Regulatory policy

Let’s see some energy policy actions

At Her Majesty’s Treasury, everything looks a bit like year zero in revolutionary Cambodia. Kwasi Kwarteng’s first act was to fire the respected but ‘orthodox’ permanent secretary, Sir Tom Scholar. Now the FT reports the chancellor ordering the underlings to focus “entirely on growth”, presumably at the expense of financial discipline. I imagine a closed basement of fearful civil servants working under the whip of Kwarteng to translate his next “tax event” – tax cuts on top of massive spending to cap energy bills and unlimited borrowing to pay for it. – in the kind of Whitehall language that might sound reasonable.

Meanwhile, businesses large and small remain completely in the dark about the details and value of the six-month energy subsidy program promised by the government. History will one day judge whether the Truss-Kwarteng economic revolution changed Britain for the better, or simply died out. But in the short term, all that matters is the effective execution of measures to avert energy and food poverty, widespread civil unrest and a tsunami of bankruptcies this winter. Action please, not gestures and slogans.

Rethink the city

At the Old Bailey to meet Sheriff Nick Lyons, who takes over as Lord Mayor in November, after defeating a failed Alderman plot to knock him out because of his Irish citizenship. A former banker who sits on several insurance company boards, Lyons says the City does not want the Truss government to water down the independence of the Bank of England, or “a bonfire of regulations”. But he would welcome a change in tone at the Prudential Regulatory Authority in particular – in line with Kwartengism – towards recognizing “competitiveness” as an objective alongside balance sheet strength.

The PRA still applies EU-derived solvency rules for insurers and pension institutions, which it says makes it difficult for them to invest or lend to long-term infrastructure projects – from where desperate pleas for foreign money to support Britain’s new nuclear power stations. He also thinks retail investors and pensioners are missing out because city fund managers’ traditional preference for cash flow and liquidity makes them reluctant to invest in the high-growth companies that make fortunes for investment capital.

Lyons visualizes a £50billion fund – half from the pensions industry, half from government – ​​designed to bridge that gap and “democratize returns from the growing economy”. New regimes, new way of thinking: after having resisted Brexit, the City must reaffirm its role as the engine of national wealth. The Lord Mayors have little power but the next one wants to at least start a conversation. Kwarteng Town Minister Andrew Griffith is expected to emerge from the struggling Treasury to visit the Old Bailey.

Battersea Parable

Take comfort in front of Battersea Power Station, which will open to the public next month. The hulk that once supplied a fifth of London’s electricity was decommissioned four decades ago and widely dismissed as a ‘great pink elephant’ that would never find a new purpose. Developers came and went, and so did unworkable ideas. A well-known climate change skeptic even proposed, in the late 2000s, reinstalling coal-fired generators “to provide the essential base load we will never get from wind turbines.”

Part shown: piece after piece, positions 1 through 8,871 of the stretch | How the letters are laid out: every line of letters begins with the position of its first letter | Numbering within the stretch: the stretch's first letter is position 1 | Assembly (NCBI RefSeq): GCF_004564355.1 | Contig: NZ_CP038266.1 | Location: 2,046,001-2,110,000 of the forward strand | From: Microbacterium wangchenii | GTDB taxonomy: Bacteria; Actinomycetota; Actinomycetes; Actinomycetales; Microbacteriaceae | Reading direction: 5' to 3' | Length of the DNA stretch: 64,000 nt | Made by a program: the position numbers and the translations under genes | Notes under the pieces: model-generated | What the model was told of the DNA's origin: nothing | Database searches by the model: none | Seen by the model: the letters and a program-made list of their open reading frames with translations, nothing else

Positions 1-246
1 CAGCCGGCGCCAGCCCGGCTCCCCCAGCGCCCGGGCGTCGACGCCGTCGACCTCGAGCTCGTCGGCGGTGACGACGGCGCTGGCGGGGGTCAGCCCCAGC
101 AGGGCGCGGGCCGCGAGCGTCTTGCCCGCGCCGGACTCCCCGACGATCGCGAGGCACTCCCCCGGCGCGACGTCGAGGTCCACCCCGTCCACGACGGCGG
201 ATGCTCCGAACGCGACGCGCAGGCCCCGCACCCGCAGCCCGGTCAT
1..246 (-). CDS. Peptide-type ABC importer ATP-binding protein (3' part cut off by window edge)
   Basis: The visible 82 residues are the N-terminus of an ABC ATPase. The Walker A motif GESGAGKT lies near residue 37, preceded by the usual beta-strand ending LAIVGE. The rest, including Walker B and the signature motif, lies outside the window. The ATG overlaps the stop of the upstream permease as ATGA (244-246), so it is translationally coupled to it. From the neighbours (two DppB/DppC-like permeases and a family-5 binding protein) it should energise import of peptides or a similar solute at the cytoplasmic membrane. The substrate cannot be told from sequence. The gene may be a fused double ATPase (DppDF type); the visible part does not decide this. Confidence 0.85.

But Malaysian developers SP Setia and Sime Darby, who acquired the still-derelict 42-acre site in 2012, have pushed hard to complete a £9billion apartment complex plus shops, restaurants and attractions cultural. The useful moral of the story is that all economic challenges can eventually be overcome – with endurance, imagination and plenty of patient capital.

light my fire

The Prime Minister has tasked MP Chris Skidmore with conducting a review of the UK’s net zero targets. She reportedly handed the role to this prominent ‘Green Tory’ because backbench MPs of that ilk did not believe new Business and Energy Secretary Jacob Rees-Mogg would take the matter seriously. But to be fair to him, sources close to Larry the Downing Street cat tell me that he at least tried to lead by example when it came to energy reduction in public buildings: last November, when The COP26 climate action team that was his Cabinet Office neighbors were absent from the Glasgow conference, Rees-Mogg sent a note asking for the reopening of an old fireplace in his bedroom, so he could put out the lights. radiators and warm up next to a real coal fire. I assume the request was denied.

fusspot inkwell

The late Queen, we are told, referred to her family as “the business”. Five years ago, a consultancy called Brand Finance attempted to value the monarchy’s “tangible and intangible assets”. This included notional increases in tourism as well as everything belonging to the Crown Estate, the Duchies of Cornwall and Lancaster and the Royal Collection. The net result was £67billion – and, given the continued rise in property prices, the figure must now be over £70billion.

If that were the market capitalization of a brand-led FTSE company, it would rank below Unilever but well above Tesco. Overseeing the royal conglomerate is no small feat. In this role, equivalent to that of Executive Chairman, the Queen’s admired attributes included simplicity in communication, adaptability to change and calmness under pressure. His successor, though well-praised this week, has a very different demeanor – of which there was a passing glimpse in his petulance over the position of the inkwell on the Membership Council desk. As the grief recedes, her performance will come under scrutiny. The brand’s intangible values ​​are still vulnerable – but for now, the company is rising as high as the bluest of blue chip stocks.